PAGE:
Each year as we approach the annual meeting of the AFSC Corporation, I hear people wondering whether the Corporation has outlived its usefulness – or indeed whether it ever had one. 

Newcomers wonder what the Corporation is for, whether it matters that they attend, and whether, if they do, they will really understand the issues in play. Those with experience of past Corporation meetings have many of the same questions.

I am one who believes the Corporation has immense potential value to AFSC – and also that AFSC has immense value to Quakers in the U.S. 

Simply stated: The AFSC Corporation is the way AFSC grounds itself in the worship life of American Quakers.  At the same time, AFSC is a radical witness that enriches the faith and practice of Friends. 

The existence of the Corporation is a little odd; let’s acknowledge that. Very few not-for-profits have any such structure: a larger Corporation that gathers annually, and a Board of Directors (chosen by and out of the Corporation) that gathers more frequently to direct AFSC’s programs and activities. In formal governance terms, the Corporation simply appoints members of the Board of Directors and makes arrangements to generate nominations for appointments the following year. How can that be enough to justify the effort to gather 150 Friends in Philadelphia each March?

A little history may be helpful. When some Philadelphia Friends urged the founding of a Quaker college in the 1840s, Philadelphia Yearly Meeting couldn’t come to unity on the wisdom of such an undertaking. So a group of Friends organized themselves into a Corporation and set about founding Haverford College. In due course, this Corporation appointed a smaller Board of Managers to direct the affairs of the new college.  Haverford ‘s governance still has this structure.

Rufus Jones encountered this governance apparatus when he became a member of the Haverford faculty more than a century ago. When he joined with others to create AFSC, he urged use of the same structure for AFSC. The problem he was trying to solve this time was not the unwillingness of a single yearly meeting, but the lack of an overarching body for the whole of American Friends. U.S. yearly meetings were divided among Hicksite, Orthodox, Evangelical, Conservative (etc.) groupings. The Corporation was to be a gathering ground that asked Friends to lay aside their disagreements and join in common works of service that would do God’s work on earth and also strengthen the faith and practice of Friends. 

The Corporation, in short, stands in place of a wider yearly meeting. It is a gathering-in-worship of American Friends that seeks both to vitalize the ongoing work of AFSC and also to vitalize the worshipping communities of Friends.  

That history and that conception help us see what we must do to realize the value of the Corporation. We must come from the many tribes of Quakers across the U.S. and gather together in worship. We must come to that worship with sufficient understanding of the accomplishments and challenges of AFSC’s program work, not only to appoint a Board that can carry out its work of oversight, but also to enrich that Board with an understanding of the leadings that arise from the worship life of American Friends. And Corporation members must take back what they learn to their monthly and yearly meetings.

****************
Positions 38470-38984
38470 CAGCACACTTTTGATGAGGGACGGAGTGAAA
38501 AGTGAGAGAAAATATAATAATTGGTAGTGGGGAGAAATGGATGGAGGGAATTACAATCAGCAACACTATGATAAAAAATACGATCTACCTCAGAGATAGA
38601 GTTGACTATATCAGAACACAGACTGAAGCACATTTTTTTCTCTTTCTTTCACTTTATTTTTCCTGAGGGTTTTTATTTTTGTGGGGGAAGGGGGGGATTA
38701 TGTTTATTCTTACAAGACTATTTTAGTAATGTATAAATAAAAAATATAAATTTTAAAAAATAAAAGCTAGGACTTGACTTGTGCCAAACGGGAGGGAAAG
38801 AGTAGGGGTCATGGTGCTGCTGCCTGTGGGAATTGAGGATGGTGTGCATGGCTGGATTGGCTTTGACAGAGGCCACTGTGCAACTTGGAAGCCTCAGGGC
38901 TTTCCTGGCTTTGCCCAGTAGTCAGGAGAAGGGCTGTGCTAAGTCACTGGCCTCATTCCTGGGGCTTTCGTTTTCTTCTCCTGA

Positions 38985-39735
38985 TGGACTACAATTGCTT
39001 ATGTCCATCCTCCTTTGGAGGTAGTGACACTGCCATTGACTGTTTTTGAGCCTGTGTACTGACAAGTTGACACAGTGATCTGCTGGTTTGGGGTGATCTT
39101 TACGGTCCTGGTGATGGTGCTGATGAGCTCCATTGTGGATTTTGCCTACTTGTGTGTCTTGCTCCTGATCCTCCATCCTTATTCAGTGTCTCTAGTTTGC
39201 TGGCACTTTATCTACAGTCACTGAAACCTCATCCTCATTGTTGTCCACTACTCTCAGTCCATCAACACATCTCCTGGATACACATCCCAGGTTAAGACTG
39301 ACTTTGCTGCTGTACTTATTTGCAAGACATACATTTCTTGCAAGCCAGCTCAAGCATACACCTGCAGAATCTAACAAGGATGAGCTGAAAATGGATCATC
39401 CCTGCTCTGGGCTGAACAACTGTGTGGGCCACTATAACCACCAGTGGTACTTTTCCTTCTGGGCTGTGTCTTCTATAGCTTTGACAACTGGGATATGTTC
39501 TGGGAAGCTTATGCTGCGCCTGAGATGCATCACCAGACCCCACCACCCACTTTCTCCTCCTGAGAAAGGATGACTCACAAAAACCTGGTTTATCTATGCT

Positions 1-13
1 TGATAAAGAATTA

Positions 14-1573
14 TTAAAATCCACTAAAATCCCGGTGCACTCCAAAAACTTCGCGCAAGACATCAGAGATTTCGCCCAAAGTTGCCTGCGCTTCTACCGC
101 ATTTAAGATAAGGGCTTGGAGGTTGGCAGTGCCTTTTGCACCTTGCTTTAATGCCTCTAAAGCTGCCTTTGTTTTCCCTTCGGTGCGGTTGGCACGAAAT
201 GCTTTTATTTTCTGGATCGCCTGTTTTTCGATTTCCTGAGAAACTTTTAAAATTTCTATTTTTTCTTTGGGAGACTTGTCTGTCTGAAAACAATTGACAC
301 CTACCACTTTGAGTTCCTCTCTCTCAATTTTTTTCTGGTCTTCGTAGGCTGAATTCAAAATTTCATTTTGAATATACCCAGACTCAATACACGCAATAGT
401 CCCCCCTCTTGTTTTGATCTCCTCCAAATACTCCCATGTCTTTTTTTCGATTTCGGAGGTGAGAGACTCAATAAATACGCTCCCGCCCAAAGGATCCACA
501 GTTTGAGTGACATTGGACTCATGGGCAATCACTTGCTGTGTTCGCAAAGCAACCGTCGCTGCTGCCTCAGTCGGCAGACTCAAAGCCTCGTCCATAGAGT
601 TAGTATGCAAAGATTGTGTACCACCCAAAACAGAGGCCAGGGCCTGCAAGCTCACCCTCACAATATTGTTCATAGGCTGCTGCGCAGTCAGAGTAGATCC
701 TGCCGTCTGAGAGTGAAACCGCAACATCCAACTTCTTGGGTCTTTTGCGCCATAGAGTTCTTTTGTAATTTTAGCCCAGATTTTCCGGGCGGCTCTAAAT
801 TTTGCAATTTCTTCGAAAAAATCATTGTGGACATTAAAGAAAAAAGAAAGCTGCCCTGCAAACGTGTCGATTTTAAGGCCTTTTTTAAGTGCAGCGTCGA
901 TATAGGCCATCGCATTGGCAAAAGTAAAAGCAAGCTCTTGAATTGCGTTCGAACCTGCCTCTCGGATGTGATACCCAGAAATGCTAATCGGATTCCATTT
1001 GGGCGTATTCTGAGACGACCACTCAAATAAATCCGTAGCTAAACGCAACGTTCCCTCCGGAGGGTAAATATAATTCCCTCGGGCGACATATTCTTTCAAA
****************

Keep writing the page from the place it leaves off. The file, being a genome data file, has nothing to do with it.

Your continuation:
For this to work, everyone has to breathe life into this daring design.

  • Yearly meetings across the U.S. and across the theological divides must appoint and support members of the Corporation.  Those who become Corporation members must bracket their disagreements with other kinds of Friends. 
  • The staff must prepare Corporation members with honest (not just positive) appraisals of the work being done by AFSC. 
  • Corporation members must gather and settle into worship together.  They must carry with them the leadings and emergent understandings arising from worship in their home churches, monthly and yearly meetings.  
  • Board members must look to this worshipping together for deep guidance. They need to pose questions in advance and be ready to listen. 
  • All must see what arises from this worship together.  All must listen together for God’s will. All must carry home, in their heads and their hearts and their souls, what they have learned together.

 

Out of this worship together the Corporation will appoint Board members. This is the Corporation’s narrow, formal role. But out of this worship together the Corporation will also re-infuse the Board of Directors with understandings that arise from the worship life of Friends, and challenge Corporation members with new understandings gained from reflecting on AFSC’s works.

The AFSC Corporation is the way AFSC grounds itself in the worship life of American Quakers.  At the same time, AFSC is a radical witness that enriches the faith and practice of Friends. I will be anticipating the value in both propositions this March 1st and 2nd when we gather at Friends Center in Philadelphia. 

Doug BennettAbout the author: Douglas Bennett is a member of AFSC's Corporation, as well as both the Standing Nominating and AFSC Friends Relations Committees. Doug is Emeritus President and Professor of Politics at Earlham College. His scholarly publications include Transnational Corporations Versus the State: the Political Economy of the Mexican Automobile Industry, co-authored with Kenneth Sharpe (Princeton University Press, 1985), and many articles on transnational corporations in developing countries, immigration, and other topics in public policy and in higher education. In the past Doug has served on various of AFSC's advisory committees.  He is married to Ellen Trout Bennett, and has two sons, Tommy (born 1984) and Robbie (born 2003).   He is a member of First Friends Meeting in Richmond, Indiana, part of Indiana Yearly Meeting of the Religious Society of Friends. You can learn more about Doug at his blog.